Perry: Hey! You’re beautiful!

"The Black Gloves"
While a series of robot-monster murders is shocking the city, Lester Caval informs his partner, Howard Walton, that he knows Walton has been cooking the books and is going to the cops unless the dough is returned. Howard concocts a plan involving the robot-monster, but the scheme backfires in the end. No rhythm or rhyme to any of "Not Flesh and Blood!"; just a series of incidents that barely relate to one another. Myron Fass' unattractive art adds nothing to the proceedings.

In the finale, "The Black Gloves," a landlord is convinced that the gentleman renting one of his rooms is the mad killer terrorizing the city. Why won’t the stranger ever doff his black gloves? Why doesn’t he eat? Why does he keep strange hours? Imaginative (if more than a tad wacky) final expository attempts to answer all those questions.


Journey Into Unknown Worlds #12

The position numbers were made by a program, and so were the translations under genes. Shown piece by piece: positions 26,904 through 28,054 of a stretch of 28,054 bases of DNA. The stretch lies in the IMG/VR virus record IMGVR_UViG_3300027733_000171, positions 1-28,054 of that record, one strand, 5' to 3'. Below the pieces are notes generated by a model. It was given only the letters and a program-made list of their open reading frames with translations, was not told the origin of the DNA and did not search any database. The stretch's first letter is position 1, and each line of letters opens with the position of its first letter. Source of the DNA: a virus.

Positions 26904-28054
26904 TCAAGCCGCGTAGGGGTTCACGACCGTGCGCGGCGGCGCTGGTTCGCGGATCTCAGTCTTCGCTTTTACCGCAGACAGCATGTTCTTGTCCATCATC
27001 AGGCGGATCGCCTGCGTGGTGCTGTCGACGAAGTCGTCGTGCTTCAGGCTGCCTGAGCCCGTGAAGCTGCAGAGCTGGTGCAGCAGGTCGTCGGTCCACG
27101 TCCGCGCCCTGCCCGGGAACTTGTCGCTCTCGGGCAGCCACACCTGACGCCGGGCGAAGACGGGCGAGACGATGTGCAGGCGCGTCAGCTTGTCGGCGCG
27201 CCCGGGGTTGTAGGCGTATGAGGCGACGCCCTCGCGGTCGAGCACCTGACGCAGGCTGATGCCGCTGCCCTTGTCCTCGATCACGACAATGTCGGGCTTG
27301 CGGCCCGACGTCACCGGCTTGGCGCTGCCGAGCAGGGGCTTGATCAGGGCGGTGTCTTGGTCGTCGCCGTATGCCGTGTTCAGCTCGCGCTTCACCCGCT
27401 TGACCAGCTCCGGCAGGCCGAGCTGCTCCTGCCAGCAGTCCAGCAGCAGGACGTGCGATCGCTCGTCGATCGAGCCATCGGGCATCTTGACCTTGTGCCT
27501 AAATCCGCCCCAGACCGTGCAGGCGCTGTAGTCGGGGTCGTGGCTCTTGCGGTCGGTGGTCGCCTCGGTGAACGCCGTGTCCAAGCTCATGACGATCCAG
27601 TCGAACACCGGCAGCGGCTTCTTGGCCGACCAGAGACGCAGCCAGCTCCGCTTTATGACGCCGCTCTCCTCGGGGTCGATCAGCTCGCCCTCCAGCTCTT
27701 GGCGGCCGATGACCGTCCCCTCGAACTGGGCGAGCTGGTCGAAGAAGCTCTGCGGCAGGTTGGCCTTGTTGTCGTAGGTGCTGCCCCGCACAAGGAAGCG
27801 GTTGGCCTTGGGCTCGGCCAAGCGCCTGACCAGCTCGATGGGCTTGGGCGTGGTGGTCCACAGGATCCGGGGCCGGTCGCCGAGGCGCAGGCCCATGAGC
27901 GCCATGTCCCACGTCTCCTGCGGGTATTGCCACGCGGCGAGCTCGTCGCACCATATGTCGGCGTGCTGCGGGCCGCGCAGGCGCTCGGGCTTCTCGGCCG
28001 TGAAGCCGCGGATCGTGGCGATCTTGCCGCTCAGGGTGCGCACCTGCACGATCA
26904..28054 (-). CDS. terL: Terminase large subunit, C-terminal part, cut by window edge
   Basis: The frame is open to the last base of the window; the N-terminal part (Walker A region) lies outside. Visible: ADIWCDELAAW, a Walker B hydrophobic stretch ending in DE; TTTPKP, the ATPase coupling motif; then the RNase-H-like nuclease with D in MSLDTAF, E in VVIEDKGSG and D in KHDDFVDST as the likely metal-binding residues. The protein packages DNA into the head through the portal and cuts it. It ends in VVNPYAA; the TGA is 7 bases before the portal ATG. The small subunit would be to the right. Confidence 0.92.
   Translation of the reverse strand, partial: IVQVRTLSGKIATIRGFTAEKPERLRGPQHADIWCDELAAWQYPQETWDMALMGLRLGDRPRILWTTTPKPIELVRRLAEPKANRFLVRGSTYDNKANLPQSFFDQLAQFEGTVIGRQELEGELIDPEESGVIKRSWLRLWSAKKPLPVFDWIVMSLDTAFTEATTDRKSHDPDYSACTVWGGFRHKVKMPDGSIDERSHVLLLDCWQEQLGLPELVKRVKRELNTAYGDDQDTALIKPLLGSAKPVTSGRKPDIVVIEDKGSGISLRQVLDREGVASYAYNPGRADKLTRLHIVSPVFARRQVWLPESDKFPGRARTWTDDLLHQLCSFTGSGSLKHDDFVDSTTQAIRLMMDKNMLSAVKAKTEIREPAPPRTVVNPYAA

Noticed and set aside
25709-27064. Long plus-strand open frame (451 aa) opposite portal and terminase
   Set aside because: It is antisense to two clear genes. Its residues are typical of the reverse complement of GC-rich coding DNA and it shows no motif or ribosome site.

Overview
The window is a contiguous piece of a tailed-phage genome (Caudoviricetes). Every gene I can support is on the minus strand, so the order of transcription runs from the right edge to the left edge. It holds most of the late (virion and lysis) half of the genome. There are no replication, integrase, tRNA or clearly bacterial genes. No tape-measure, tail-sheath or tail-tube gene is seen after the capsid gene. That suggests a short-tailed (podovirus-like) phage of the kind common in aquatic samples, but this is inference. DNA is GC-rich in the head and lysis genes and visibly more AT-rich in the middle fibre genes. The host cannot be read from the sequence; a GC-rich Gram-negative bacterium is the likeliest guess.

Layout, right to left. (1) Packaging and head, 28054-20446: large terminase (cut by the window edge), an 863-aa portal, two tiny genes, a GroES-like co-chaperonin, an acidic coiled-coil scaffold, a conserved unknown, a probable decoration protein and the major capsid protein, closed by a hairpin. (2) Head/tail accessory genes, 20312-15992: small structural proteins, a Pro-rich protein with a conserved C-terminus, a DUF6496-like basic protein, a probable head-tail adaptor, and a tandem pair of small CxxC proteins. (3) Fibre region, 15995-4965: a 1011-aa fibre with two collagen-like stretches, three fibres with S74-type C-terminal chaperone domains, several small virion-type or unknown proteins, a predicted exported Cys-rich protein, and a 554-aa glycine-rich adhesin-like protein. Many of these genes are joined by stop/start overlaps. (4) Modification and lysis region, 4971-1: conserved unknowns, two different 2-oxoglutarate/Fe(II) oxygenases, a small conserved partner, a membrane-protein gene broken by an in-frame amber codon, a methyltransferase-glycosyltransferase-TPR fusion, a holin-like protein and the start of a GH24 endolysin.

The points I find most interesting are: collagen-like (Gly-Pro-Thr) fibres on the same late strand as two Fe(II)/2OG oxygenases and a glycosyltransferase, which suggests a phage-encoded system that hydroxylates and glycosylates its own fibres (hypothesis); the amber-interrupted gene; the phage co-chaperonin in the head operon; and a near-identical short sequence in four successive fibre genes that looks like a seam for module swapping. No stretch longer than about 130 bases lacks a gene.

"The Last Voice You Hear" (a: George Roussos) ★1/2
"The Terrible Truth!" (a:Edwin Goldfarb & Bob Baer) 
"Tick Tock" 
"The Perfect Mate" (a: Marty Elkin) 
"Water, Water Everywhere!" (a: Bernie Krigstein) 

Karl is the premier radio sound effects man in the nation and his effects strike terror in the listener. What's his secret? Karl goes to extremes for his art, not letting something silly as murder get in his way. When his boss sends him to a graveyard to get the sounds of a "coffin that's been sealed a long time," Karl decides to revisit an old friend, Charley Fullmar, the man he strangled years before. But our protagonist discovers that the dead don't lie down for sound recorders. More scratchy art from George Roussos and a head-scratcher of a climax (Charley murders Karl then gleefully listens to the playback, looking none the worse despite being dead for years) doom "The Last Voice You Hear."

"The Terrible Truth"